In conclusion, the HEMATOCRIT trial is the first randomized study to assess the utility of HIP compared with ferrous sulphate therapy in a chronic kidney disease population. Study participants were reflective of PD patients in the developed world, making our results generalizable to this patient group. We conclude no benefit of HIP compared with conventional oral iron supplements in augmenting body iron stores in PD patients. Furthermore, the significant reduction in serum ferritin levels and high costs associated with HIP therapy suggest that it is unlikely to have a significant role in iron supplementation in PD patients.

## Funding

The study was funded by Amgen Australia Pty Ltd. The funding body played no role in the study design, collection, analysis and interpretation of data; writing of the manuscript; or the decision to submit the manuscript for publication. The members of the Trial Management Committee attest that the study was performed in accordance with the protocol and the statistical analysis plan and vouch for the accuracy and completeness of the reported analyses.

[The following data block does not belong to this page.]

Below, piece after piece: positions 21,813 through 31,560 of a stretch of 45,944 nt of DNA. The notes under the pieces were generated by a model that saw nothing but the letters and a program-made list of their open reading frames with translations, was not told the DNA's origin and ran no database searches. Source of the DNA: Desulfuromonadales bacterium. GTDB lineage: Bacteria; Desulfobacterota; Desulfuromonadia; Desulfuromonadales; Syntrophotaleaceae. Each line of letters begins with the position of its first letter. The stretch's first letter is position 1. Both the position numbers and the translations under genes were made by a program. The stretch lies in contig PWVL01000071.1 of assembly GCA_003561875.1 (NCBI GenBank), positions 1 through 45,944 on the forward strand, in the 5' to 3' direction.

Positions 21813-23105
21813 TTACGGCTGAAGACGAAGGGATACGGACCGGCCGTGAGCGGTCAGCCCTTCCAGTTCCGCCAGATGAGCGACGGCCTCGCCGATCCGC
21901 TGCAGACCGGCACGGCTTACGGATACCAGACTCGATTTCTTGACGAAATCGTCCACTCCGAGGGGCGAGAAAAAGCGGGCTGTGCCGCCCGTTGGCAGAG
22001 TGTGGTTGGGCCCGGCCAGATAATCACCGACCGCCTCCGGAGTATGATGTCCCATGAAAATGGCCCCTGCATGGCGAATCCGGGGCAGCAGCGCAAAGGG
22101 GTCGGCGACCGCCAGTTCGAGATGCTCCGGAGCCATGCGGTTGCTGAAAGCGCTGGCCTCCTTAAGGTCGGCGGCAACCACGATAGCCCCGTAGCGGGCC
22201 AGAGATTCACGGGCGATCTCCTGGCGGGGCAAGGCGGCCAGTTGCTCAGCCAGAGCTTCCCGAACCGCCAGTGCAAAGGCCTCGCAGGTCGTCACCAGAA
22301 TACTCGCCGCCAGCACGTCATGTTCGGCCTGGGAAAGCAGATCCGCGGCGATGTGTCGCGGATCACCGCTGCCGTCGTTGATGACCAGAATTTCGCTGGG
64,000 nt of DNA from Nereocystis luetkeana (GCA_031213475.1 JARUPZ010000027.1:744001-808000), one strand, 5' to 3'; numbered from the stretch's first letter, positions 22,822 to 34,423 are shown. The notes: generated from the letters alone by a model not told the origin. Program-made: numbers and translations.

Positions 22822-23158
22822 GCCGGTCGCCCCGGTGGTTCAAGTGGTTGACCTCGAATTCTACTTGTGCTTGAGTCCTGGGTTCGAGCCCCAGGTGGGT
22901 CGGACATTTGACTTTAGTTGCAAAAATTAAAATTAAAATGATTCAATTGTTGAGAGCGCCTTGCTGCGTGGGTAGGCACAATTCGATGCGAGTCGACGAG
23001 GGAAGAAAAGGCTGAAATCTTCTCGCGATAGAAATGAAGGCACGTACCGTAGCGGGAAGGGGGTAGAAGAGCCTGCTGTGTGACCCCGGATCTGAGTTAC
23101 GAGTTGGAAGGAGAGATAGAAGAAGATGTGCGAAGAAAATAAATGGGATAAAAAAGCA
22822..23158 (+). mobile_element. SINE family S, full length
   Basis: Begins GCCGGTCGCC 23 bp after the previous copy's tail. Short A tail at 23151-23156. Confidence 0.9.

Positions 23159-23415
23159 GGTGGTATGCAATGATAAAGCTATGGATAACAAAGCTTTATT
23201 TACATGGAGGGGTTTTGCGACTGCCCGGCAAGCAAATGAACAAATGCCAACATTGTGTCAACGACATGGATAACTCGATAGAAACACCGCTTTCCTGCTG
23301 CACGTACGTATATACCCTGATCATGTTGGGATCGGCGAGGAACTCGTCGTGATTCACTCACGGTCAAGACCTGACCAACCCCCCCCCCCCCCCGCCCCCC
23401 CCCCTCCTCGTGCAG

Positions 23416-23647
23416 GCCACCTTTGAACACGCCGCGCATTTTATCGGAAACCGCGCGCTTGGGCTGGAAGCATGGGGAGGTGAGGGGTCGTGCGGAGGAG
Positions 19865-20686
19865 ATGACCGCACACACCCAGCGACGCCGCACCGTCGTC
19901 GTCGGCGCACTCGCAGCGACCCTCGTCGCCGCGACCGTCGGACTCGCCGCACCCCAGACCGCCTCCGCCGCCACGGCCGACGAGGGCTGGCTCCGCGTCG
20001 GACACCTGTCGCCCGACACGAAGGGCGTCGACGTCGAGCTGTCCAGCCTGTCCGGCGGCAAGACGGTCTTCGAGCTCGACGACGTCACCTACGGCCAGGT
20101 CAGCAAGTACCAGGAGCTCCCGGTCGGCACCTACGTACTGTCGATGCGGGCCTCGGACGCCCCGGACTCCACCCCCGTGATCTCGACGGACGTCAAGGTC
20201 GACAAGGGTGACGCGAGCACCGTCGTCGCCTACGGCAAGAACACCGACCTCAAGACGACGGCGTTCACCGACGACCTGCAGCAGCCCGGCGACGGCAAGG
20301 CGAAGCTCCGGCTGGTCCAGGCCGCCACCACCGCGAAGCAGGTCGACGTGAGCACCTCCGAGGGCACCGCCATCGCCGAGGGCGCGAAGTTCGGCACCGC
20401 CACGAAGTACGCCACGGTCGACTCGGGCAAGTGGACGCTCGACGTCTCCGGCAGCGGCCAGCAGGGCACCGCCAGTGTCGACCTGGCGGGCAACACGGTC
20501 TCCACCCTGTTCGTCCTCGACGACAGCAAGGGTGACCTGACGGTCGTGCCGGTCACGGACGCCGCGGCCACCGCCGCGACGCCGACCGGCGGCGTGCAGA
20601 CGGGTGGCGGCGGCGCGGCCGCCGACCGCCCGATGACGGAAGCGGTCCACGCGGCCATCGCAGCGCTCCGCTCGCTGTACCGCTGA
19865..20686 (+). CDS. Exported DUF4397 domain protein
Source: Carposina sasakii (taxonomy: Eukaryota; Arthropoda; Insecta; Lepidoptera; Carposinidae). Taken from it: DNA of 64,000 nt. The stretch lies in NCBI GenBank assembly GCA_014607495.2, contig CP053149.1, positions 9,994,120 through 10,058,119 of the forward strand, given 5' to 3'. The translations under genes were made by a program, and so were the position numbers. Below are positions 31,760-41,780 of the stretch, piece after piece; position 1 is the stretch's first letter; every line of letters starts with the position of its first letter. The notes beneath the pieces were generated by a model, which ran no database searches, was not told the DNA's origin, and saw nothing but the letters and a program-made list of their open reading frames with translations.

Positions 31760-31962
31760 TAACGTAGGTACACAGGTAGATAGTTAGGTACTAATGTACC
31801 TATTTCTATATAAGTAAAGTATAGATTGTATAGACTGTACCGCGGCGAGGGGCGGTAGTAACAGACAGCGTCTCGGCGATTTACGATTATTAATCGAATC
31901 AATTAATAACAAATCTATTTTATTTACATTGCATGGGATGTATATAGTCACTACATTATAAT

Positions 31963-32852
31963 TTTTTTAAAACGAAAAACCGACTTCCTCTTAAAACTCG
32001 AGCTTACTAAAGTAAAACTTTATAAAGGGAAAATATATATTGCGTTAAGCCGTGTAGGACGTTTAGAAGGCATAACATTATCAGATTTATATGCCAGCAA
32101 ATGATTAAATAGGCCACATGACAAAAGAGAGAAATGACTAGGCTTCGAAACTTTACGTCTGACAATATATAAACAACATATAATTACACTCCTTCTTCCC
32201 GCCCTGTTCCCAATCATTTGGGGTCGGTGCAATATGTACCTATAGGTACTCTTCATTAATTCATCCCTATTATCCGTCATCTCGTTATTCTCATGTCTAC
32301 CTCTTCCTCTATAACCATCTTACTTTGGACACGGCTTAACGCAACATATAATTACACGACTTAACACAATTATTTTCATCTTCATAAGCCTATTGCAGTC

## Conflict of interest statement

D.W.J. is a consultant for Amgen, Janssen-Cilag, Roche, Baxter Healthcare and Sigma. He has received research grants, speakers' honoraria and travel sponsorships from Amgen, Janssen-Cilag, Roche and Baxter Healthcare. He is a current recipient of a Queensland Government Health Research Fellowship. F.B. is a consultant for Baxter and Fresenius. She has received travel sponsorships and speakers' honoraria from Roche and Janssen-Cilag. C.M.H. has received consultancy fees, research grants, speakers' honoraria and travel sponsorships from Amgen. The HEMATOCRIT trial was funded by Amgen. The results presented in this paper have not been published previously in whole or part, except in abstract format.

## Acknowledgements

The authors' gratefully acknowledge the contributions of PD nursing staff, trial coordinators, research staff and patients. K.A.B. is a current recipient of a National Health and Medical Research Council Medical/Dental Post-graduate Research Scholarship. D.W.J. is a current recipient of a Queensland Government Health Research Fellowship.